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Here's where extra attentiveness is important. The objective is to cook the breast until it has just fully cooked. In the Grilled Skinless Chicken Breast article, I advocated learning to tell is chicken breast is done by touch. Well, here's where it comes in handy. If you know how chicken breast feels (level of springiness, hardness, etc.) then use this method to check one when the breasts are fully cooked. I once asked the chef at my local Buca di Beppo's how he made his Chicken Marsala so tender, and he responded mysteriously, "You have to watch the chicken. No, really watch it. You will know when it is done." Well, I'm saying you need to watch and press on it once in a while. If your not familiar with the touch technique, then simply cut a hole into the thickest part of a breast and see what color liquid flows out. If the liquid has tints of color and is opaque, then keep cooking the chicken. If the liquid is clear (like oily water), then the chicken breast is done.

Remove the fully cooked chicken to a plate and throw the mushrooms into the pan. Don't worry if there are burnt bits of chicken still in the pan because these will help flavor the sauce. If there are any larger chunks of chicken, remove them because they will overcook and become stringy and tough. Spread the mushrooms into a single layer and allow them to cook for a minute.
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Pour the cup of sweet Marsala wine into the pan a this point and allow it to reduce for a couple minutes. We want it to thicken slightly, but not so much that it coats the back of a spoon.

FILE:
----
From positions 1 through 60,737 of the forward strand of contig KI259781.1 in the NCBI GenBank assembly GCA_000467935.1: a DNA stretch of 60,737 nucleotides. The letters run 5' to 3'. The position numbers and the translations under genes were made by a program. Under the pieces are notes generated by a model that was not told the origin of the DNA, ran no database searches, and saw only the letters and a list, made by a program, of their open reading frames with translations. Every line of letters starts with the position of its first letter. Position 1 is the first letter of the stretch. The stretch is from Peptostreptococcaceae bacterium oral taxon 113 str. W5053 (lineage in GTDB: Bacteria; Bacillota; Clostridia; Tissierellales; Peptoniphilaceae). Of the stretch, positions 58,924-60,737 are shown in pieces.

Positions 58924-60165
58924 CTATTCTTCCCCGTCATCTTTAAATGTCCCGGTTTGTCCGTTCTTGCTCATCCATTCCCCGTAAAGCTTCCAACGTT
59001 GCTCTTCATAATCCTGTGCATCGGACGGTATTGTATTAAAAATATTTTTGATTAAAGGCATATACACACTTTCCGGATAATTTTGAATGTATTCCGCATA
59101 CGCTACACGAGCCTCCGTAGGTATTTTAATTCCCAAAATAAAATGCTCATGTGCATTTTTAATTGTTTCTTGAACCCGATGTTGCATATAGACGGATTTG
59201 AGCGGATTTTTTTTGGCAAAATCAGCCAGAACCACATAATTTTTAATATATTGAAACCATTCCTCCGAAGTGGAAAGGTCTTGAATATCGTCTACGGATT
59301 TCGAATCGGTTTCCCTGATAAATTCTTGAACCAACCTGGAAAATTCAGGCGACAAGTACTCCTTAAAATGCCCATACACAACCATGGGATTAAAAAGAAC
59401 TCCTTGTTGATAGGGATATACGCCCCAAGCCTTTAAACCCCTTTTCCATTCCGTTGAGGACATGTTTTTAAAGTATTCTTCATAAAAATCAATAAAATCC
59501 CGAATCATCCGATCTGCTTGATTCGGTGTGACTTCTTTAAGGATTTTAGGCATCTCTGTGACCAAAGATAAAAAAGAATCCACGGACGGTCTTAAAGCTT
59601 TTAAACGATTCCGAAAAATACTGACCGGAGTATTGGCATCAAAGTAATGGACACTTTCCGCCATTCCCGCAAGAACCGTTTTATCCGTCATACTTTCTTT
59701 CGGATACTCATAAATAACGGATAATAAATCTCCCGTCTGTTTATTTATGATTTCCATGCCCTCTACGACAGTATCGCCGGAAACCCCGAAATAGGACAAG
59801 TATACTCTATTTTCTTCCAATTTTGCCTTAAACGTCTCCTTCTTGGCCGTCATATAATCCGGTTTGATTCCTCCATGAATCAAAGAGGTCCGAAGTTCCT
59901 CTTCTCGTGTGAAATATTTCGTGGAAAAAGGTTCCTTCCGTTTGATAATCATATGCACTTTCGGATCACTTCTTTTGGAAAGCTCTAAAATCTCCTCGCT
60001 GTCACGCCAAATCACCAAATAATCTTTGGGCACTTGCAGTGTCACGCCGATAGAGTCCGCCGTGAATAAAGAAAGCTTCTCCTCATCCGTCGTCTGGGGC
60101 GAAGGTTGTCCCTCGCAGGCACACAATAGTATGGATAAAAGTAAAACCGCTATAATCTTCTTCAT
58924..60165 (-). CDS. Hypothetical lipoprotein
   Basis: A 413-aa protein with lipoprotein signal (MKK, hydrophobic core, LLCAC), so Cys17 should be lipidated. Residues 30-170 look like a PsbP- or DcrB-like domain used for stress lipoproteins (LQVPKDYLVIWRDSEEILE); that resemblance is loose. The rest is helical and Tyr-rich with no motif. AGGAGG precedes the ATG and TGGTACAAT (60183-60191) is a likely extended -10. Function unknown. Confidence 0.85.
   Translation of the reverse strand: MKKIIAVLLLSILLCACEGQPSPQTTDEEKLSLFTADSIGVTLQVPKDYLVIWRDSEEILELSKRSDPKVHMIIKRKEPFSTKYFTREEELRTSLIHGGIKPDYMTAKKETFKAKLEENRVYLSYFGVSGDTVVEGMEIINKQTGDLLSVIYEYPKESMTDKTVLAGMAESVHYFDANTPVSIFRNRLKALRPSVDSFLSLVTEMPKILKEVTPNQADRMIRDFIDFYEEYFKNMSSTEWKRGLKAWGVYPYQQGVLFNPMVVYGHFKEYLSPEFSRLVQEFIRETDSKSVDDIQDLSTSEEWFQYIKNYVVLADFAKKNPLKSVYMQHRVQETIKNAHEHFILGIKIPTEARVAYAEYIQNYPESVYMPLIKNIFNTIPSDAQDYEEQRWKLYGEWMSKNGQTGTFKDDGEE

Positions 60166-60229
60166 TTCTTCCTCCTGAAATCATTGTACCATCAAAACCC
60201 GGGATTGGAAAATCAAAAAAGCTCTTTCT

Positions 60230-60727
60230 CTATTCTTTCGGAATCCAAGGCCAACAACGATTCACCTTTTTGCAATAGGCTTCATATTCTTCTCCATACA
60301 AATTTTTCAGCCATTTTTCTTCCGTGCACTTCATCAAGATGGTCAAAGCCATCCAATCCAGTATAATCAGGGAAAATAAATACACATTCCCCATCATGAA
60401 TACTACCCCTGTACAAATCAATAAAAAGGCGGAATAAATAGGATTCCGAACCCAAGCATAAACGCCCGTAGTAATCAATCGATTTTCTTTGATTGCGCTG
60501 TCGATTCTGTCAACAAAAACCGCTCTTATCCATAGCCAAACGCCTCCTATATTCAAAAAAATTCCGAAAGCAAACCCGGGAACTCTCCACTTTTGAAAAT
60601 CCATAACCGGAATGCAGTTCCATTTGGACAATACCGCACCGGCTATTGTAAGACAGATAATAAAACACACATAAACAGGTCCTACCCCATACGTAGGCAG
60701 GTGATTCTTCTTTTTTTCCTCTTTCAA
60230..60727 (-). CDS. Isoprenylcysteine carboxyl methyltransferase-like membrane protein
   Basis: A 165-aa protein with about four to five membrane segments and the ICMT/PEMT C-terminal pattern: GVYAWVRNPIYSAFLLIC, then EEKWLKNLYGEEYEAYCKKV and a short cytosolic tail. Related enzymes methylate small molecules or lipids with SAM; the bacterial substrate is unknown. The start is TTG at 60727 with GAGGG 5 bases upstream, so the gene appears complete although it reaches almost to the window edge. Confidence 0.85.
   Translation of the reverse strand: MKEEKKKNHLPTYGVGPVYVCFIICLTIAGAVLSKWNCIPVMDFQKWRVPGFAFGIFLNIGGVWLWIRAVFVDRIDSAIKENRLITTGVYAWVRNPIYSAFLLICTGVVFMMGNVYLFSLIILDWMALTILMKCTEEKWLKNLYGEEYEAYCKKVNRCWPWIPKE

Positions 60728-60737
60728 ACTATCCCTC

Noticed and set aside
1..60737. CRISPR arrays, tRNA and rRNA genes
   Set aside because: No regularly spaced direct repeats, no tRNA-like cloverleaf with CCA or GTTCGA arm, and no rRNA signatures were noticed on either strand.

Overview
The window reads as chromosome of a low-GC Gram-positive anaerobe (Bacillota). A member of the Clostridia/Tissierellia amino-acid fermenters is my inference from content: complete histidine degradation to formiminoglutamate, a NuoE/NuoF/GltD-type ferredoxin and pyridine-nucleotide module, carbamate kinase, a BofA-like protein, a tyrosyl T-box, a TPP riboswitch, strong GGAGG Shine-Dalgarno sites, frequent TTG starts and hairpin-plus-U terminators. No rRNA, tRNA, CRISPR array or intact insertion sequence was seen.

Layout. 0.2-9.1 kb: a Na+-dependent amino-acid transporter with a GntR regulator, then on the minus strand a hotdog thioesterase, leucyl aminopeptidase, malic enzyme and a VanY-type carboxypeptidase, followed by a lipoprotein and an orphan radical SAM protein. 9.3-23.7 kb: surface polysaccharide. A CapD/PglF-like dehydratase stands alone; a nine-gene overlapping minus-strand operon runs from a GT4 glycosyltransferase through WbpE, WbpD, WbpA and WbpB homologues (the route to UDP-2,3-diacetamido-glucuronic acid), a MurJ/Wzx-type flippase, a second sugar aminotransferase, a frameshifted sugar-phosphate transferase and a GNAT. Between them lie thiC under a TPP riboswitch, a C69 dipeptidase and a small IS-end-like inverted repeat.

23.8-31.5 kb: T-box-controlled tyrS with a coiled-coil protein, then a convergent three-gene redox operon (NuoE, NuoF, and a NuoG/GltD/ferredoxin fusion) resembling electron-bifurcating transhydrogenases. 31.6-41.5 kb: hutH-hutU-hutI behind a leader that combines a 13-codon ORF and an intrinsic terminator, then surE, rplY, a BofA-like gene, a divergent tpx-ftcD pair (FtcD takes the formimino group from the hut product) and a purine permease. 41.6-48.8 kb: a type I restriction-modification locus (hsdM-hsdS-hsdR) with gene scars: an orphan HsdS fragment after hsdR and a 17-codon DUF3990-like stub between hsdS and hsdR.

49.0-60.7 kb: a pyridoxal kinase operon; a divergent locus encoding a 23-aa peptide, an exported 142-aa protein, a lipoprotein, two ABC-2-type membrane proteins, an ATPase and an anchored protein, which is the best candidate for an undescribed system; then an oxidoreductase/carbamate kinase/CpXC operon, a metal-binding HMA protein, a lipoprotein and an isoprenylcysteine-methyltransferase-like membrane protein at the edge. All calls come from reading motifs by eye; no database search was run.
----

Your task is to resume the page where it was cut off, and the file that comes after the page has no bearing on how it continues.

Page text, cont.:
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Now pour in four tablespoons heavy cream and mix until integrated.
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Stir occassionally until this mixture reduces to the point where it will coat the back of a spoon or leave a trail at the bottom of the pan when scraped
(see picture below).
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At this point, reintroduce the breasts and roll them around in the sauce until they have been coated with sauce and have warmed up again.
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Turn off the heat and move the breasts to a serving tray, sovering with mushrooms and sauce. The breast meat should be perfectly tender and juicy while the sauce clings to any available surface. Tina described the chicken as amazingly soft and the mushrooms as "little bombs of flavor". At first she was skeptical about chicken marsala, but after tasting this, she was convinced of how delicious this dish can be.

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Chicken Marsala (serves six)
3 chicken breastsbrineseasoncook medium-highremovecoat with sauce
salt
pepper
4 oz. (120 g) button mushroomsslicecook 1 min.reducereduce
1 cup sweet marsala wine
4 Tbs. heavy cream
Copyright Michael Chu 2004
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Kelly
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PostPosted: Mon Oct 17, 2005 5:34 pm    Post subject: Reply with quote

dude. this is a tite site. =P seriously. keep it up. ^^
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DeaFenINgSilENce